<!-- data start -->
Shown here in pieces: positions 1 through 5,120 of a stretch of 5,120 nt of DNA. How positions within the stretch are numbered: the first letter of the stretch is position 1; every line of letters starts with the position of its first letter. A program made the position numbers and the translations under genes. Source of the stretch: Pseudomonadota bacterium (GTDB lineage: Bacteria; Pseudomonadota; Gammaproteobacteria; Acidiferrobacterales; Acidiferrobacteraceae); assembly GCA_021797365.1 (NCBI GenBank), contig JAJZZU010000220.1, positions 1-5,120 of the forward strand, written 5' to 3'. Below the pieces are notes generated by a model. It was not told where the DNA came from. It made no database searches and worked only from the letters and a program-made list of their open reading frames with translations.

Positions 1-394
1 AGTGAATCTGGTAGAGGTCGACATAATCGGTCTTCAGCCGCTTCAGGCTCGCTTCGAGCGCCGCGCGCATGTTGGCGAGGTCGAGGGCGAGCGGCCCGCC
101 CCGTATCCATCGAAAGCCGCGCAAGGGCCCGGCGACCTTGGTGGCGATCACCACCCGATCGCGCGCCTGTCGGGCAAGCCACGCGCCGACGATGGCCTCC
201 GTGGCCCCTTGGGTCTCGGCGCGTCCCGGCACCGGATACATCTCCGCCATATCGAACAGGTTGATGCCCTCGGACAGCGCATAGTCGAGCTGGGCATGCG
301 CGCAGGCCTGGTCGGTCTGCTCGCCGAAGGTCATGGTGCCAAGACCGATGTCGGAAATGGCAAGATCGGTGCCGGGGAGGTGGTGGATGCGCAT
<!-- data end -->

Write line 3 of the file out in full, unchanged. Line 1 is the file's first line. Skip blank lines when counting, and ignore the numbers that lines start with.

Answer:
1 AGTGAATCTGGTAGAGGTCGACATAATCGGTCTTCAGCCGCTTCAGGCTCGCTTCGAGCGCCGCGCGCATGTTGGCGAGGTCGAGGGCGAGCGGCCCGCC